Direct Appeal from the Circuit Court for Fayette County, No. 24CC12013CV72 J. Weber McCraw, Judge
Philip B. Seaton, Memphis, Tennessee, for the appellant, Susan Isbell.
Betty Stafford Scott, Medina, Tennessee, and Linda L. Holmes, Memphis, Tennessee, for the appellees, William G. Hatchett and Julia D. Hatchett.
BRANDON O. GIBSON, J., delivered the opinion of the Court, in which J. STEVEN STAFFORD, P.J., W.S., and ROGER A. PAGE, Sp. J., joined.
BRANDON O. GIBSON, JUDGE.
Background and Procedural History
Prior Litigation Involving Mr. Hatchett and Ms. Isbell
Plaintiff/Appellant Susan Isbell and Defendant/Appellee William G. Hatchett are former business associates as well as family members - Mr. Hatchett is married to Ms. Isbell's sister, Defendant/Appellee Julie Day Hatchett. For several years preceding 2009, Ms. Isbell worked as an independent contractor for Hatchett Hospitality, Inc., a Tennessee corporation solely owned by Mr. Hatchett. The termination of the business relationship between Ms. Isbell and Mr. Hatchett in 2009 gave rise to a dispute over commissions Ms. Isbell claimed to be owed. In September 2010, Ms. Isbell filed a lawsuit against Hatchett Hospitality in Shelby County Circuit Court seeking payment of the alleged commissions. In May 2012, Ms. Isbell filed a separate lawsuit in Shelby County Chancery Court against Mr. Hatchett individually as well as Hatchett Hospitality and several other entities in which she sought to pierce the corporate veil and hold Mr. Hatchett individually liable for the allegedly unpaid commissions.
On August 1, 2012, Mr. Hatchett was deposed in connection with both of the pending lawsuits. A transcript of the deposition reflects that the parties reached an agreement to settle both pending lawsuits that day. Pursuant to the settlement, Mr. Hatchett, individually, agreed to pay $225, 000 to Ms. Isbell in installments over the course of several years. The first installment in the amount of $30, 000 was due on or before September 1, 2012, with the remaining balance of $195, 000 to be paid in quarterly installments of $15, 000 commencing on January 1, 2013. As collateral for his obligation, Mr. Hatchett agreed to grant Ms. Isbell a security interest in his ownership interest in a Knoxville hotel. Mr. Hatchett further agreed that in the event two other hotels in which he was a partial owner were liquidated or sold prior to completion of the installment payments, all proceeds he received would be utilized to satisfy his outstanding obligation to Ms. Isbell. In return, Ms. Isbell agreed to dismiss both lawsuits with prejudice within five business days of receipt of Mr. Hatchett's initial $30, 000 payment. The parties' agreement was subsequently reduced to writing, which was not executed.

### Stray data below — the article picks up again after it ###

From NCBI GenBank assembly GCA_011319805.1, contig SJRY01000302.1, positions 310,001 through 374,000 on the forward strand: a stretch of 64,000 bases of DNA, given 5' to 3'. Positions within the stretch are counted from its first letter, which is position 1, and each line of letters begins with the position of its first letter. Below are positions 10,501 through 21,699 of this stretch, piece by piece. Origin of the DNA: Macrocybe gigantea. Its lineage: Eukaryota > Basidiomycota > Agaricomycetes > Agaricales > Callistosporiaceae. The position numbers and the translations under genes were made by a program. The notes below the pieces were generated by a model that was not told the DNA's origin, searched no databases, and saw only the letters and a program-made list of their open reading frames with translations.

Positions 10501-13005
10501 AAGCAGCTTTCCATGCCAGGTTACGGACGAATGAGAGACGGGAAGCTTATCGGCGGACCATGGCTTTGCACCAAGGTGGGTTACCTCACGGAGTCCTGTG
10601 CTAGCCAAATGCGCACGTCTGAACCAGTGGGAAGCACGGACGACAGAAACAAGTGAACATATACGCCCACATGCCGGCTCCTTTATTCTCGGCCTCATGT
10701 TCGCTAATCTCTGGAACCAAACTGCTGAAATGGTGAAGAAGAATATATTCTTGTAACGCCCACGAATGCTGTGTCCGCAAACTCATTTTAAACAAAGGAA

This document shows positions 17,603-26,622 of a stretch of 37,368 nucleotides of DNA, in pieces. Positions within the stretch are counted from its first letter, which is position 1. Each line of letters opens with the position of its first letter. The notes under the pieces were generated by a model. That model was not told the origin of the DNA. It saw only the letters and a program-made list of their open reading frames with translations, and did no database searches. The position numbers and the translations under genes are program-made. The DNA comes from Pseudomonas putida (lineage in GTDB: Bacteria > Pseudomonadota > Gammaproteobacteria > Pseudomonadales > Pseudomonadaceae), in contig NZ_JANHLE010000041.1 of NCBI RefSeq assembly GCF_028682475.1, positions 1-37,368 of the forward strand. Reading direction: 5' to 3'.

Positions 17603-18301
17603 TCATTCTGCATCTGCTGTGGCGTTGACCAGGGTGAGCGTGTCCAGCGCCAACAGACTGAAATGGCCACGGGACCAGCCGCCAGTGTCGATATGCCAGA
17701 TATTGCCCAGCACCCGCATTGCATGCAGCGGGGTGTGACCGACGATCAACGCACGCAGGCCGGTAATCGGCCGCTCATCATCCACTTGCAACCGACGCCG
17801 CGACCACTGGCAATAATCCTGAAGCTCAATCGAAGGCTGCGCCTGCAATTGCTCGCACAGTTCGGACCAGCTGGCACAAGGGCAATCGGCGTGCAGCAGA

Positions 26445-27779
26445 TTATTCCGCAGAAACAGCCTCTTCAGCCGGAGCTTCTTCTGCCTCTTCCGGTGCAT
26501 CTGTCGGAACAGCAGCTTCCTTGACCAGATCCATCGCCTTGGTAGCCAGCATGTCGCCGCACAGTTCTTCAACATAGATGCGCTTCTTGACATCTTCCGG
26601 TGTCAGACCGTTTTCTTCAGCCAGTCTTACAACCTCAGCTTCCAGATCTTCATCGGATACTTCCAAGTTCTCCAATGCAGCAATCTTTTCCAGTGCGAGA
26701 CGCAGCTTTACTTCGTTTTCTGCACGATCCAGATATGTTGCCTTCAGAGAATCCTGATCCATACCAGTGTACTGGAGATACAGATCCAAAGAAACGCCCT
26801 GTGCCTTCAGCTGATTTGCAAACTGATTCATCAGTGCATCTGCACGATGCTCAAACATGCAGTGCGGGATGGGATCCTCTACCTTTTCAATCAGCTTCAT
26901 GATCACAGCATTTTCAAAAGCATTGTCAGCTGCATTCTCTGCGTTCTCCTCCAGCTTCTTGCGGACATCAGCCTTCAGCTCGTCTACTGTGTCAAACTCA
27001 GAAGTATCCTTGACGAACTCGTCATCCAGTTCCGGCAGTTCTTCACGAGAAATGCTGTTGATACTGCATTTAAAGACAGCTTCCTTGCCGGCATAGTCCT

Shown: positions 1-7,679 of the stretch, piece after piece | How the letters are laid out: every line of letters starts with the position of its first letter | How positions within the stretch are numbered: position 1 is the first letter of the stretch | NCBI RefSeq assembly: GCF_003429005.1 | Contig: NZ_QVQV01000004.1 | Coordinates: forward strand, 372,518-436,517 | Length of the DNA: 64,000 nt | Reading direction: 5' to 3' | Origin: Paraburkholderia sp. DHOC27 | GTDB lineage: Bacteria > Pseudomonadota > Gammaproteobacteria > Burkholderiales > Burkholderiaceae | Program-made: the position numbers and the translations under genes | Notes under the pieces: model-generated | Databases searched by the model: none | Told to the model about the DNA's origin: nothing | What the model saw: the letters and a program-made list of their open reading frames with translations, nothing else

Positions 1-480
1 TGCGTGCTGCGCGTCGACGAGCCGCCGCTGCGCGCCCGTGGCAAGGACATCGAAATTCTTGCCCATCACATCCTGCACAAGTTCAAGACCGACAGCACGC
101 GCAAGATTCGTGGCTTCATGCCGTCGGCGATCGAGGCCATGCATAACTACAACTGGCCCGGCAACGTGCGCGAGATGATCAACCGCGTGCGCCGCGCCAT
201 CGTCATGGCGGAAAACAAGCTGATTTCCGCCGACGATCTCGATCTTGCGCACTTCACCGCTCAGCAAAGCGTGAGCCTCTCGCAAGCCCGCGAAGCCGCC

Despite the terms of the settlement agreement, Mr. Hatchett failed to make the initial $30, 000 payment by September 1, 2012. Mr. Hatchett explained that he was not able to comply with the settlement agreement because he was involved in divorce proceedings and his compliance would violate an injunction against dissipation of marital assets issued by the Fayette County Chancery Court. Ms. Hatchett filed a complaint for divorce against Mr. Hatchett in April 2006 in Fayette County that had not yet been resolved in September 2012. On April 21, 2006, pursuant to Tennessee Code Annotated section 36-4-106,  the court ordered a temporary injunction ("Section 36-4-106 injunction-) to prevent Mr. Hatchett or Ms. Hatchett from "transferring, assigning, borrowing against, concealing or in any way dissipating or disposing, without the consent of the other party or an order of the Court, of any marital or separate property.”
Hatchett Motion to Lift Injunction in Fayette County Chancery Court
On September 17, 2012, Mr. Hatchett filed a motion in Fayette County Chancery Court asking the court to lift the Section 36-4-106 injunction so that he could comply with the settlement agreement. Mr. Hatchett's motion stated that after prolonged negotiations, he reached a settlement agreement with Ms. Isbell to resolve two lawsuits she filed against him and various entities under his control. The motion stated that Ms. Hatchett was not a party to either of Ms. Isbell's lawsuits and that Ms. Hatchett was "adamantly opposed to the use of her personal property as collateral as proposed by [Mr. Hatchett].- The motion did not include any information regarding the relative size of the Hatchetts' marital estate, nor did it state the amount of Mr. Hatchett's settlement with Ms. Isbell.
The Fayette County Chancery Court entered an order rejecting Mr. Hatchett's motion on October 3, 2012. In its order, the court noted that "the value of the marital property which [Mr. Hatchett] seeks to pledge pursuant to the proposed settlement or the extent of his marital interest in such property in any division of marital [property] has not yet been determined by this Court . . . .- The court found that allowing Mr. Hatchett to use marital funds to make settlement payments to Ms. Isbell would ...